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It seems like this was a very organic process so it doesn’t seem like it would have jarred too much, but did you feel like at any moment you were confronting a strange form that you didn’t quite feel comfortable in?
I think that the form came to meet me. Initially the expectation from Melanie was a very performative text and I have always lived in a very contemplative text. And so the idea of going from a field of contemplation into an active space was frightening to me. And not something that I naturally know how to do. So, what had to happen was we had to both kind of move towards each other. My notion of character became the character of the play but I don’t think it would have ever initially been Melanie’s idea of character. But I think in the end it is the right choice. I think that the reason she asked me to do this is because there was, I have to believe, I guess, that this is the way that perhaps she actually wanted to go. I think that we both initially were working from where we knew. And so a lot of the process has been coming closer to each other. She has to stand in the meditative moment and I had to move forward in the performative moment.
And did you ever have a conversation at all about why she has chosen to work with poets twice now?
I know that with me, Melanie said that she wanted the language to become a kind of character and I was interested in working with language as character. We did have the conversation about why not get somebody who is Puerto Rican, or why not get a writer who has lived here. I did ask her that in the height of my frustration. Why me? And I think she, again and again, has gone back to [Don’t Let Me Be Lonely, Rankine’s latest book] and said that it was really the sensibility of Lonely that made her want to have me do this.
It does seem like the work in that book has such a strong voice in terms of character, they are very much character-driven pieces, monologues in a sense, in the form of essay and poem. It seems like that’s very much a part of your writing—this sense of the unique perspective of the individual in the world.
Yeah, I think that must have motivated her. But you would have to ask her. It’s been amazing working with somebody that has the kind of vision and experience that she has.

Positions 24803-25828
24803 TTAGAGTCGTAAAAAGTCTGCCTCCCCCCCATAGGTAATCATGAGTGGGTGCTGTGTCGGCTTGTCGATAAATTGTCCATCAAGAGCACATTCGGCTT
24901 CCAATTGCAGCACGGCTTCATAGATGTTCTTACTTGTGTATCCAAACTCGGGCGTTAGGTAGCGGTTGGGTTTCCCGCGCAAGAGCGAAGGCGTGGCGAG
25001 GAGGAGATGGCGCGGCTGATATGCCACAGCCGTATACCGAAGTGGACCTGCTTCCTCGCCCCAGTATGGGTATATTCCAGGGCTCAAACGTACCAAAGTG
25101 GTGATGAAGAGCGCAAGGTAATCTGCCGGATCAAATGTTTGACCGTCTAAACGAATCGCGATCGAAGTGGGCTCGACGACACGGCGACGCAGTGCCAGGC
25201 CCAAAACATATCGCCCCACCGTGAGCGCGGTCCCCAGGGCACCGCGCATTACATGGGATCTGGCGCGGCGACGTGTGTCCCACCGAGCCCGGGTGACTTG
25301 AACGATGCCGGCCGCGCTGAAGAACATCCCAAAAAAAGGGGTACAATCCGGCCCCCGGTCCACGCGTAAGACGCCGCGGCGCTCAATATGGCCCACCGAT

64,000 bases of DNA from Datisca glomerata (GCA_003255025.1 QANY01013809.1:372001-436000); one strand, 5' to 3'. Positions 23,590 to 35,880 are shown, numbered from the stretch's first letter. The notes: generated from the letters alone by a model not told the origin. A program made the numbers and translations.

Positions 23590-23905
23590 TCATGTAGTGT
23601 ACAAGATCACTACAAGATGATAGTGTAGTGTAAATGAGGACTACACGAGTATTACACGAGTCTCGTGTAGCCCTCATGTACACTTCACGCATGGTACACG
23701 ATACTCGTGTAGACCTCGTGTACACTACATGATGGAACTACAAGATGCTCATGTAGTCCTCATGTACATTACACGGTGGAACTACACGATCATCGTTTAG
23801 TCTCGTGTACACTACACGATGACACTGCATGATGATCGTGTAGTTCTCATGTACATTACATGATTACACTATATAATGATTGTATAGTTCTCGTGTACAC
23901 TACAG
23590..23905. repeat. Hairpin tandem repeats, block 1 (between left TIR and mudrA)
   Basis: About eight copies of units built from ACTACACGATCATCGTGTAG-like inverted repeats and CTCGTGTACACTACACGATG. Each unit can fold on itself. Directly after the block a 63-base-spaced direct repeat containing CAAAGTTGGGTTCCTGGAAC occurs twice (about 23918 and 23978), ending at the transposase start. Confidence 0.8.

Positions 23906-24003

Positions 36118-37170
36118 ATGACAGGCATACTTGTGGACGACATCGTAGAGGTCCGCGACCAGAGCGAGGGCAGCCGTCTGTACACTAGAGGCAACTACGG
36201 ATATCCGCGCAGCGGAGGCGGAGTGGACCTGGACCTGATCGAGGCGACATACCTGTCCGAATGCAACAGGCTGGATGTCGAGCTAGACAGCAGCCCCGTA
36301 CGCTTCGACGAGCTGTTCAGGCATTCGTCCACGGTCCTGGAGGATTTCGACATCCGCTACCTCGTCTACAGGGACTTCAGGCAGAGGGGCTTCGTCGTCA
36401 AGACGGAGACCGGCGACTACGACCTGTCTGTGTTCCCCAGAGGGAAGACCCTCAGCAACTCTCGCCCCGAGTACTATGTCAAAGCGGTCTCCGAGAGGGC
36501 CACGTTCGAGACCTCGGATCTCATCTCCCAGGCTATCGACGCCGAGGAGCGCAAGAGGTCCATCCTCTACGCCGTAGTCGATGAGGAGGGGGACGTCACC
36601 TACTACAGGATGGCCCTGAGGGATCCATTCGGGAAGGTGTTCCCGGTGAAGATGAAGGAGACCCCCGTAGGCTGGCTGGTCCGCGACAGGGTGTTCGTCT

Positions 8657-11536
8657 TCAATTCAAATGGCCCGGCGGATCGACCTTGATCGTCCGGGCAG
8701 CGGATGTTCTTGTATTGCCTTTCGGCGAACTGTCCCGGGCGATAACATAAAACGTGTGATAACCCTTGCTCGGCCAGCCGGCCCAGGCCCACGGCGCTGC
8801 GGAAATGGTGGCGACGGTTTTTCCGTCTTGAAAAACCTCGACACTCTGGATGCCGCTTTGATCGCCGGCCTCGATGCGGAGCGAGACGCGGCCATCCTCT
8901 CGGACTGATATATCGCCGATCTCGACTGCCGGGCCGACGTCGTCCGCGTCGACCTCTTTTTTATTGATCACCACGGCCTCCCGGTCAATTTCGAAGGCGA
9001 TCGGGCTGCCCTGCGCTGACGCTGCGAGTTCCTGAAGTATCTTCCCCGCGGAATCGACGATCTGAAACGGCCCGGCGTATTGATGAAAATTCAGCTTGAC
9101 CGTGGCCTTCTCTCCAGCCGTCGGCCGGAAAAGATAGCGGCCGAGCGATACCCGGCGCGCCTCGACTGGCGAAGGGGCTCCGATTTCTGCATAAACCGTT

The Foundry does do really thoughtful work.
It got to the point where I would cross something out and she would say to me, “You know we really need to cut that line.” And I would hand her the paper where I had just crossed it out. We definitely share something. There’s a real sense of sensitivity to the landscape that I think we share. And it’s been a real experience learning to trust. As a writer who has not worked in a collaborative way before, I think the main thing is that you have to learn to trust the person you’re working with. And you get to that position by realizing that they too want what you want, you know. It took us some time but we got there. And it’s been a very satisfying experience for me.
Has this experience made you interested in looking at other ways to incorporate live experience into your work?
Yes. It seems like my work has become more and more interested in a kind of documentary mode and also in negotiating the lyric moment into the actual moment. And I’m also really interested in the kind of assumptions we bring to bear on any given moment. Especially ones that are captured visually. I just finished a series of films with my husband where I wrote in text. You remember when Zidane [French soccer-player Zinedine Zidane] head-butted that guy in the World Cup—not this past year but a couple of years ago. It was one of those moments where everyone had an opinion about what was happening but we couldn’t hear anything, we could only see it. And so we made a short video where I wrote text to fill in the silence of that image. It’s funny because this play seems like the next evolution of that. Like you have this landscape and it is very fraught historically and it’s like, make it talk, make it come back at you.
(photo credit: Sunder Ganglani, The Foundry Theatre)